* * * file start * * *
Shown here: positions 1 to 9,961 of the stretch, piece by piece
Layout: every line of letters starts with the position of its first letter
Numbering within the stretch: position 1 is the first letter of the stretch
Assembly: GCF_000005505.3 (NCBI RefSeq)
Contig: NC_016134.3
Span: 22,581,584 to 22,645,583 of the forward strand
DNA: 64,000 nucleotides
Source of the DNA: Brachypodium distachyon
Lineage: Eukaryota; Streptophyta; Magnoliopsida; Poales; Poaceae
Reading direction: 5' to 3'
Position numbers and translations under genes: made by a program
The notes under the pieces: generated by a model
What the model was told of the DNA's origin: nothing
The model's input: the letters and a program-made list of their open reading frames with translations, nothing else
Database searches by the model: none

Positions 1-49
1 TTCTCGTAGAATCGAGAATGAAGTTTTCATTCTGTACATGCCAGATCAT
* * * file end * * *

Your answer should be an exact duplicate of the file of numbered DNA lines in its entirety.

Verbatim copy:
Shown here: positions 1 to 9,961 of the stretch, piece by piece
Layout: every line of letters starts with the position of its first letter
Numbering within the stretch: position 1 is the first letter of the stretch
Assembly: GCF_000005505.3 (NCBI RefSeq)
Contig: NC_016134.3
Span: 22,581,584 to 22,645,583 of the forward strand
DNA: 64,000 nucleotides
Source of the DNA: Brachypodium distachyon
Lineage: Eukaryota; Streptophyta; Magnoliopsida; Poales; Poaceae
Reading direction: 5' to 3'
Position numbers and translations under genes: made by a program
The notes under the pieces: generated by a model
What the model was told of the DNA's origin: nothing
The model's input: the letters and a program-made list of their open reading frames with translations, nothing else
Database searches by the model: none

Positions 1-49
1 TTCTCGTAGAATCGAGAATGAAGTTTTCATTCTGTACATGCCAGATCAT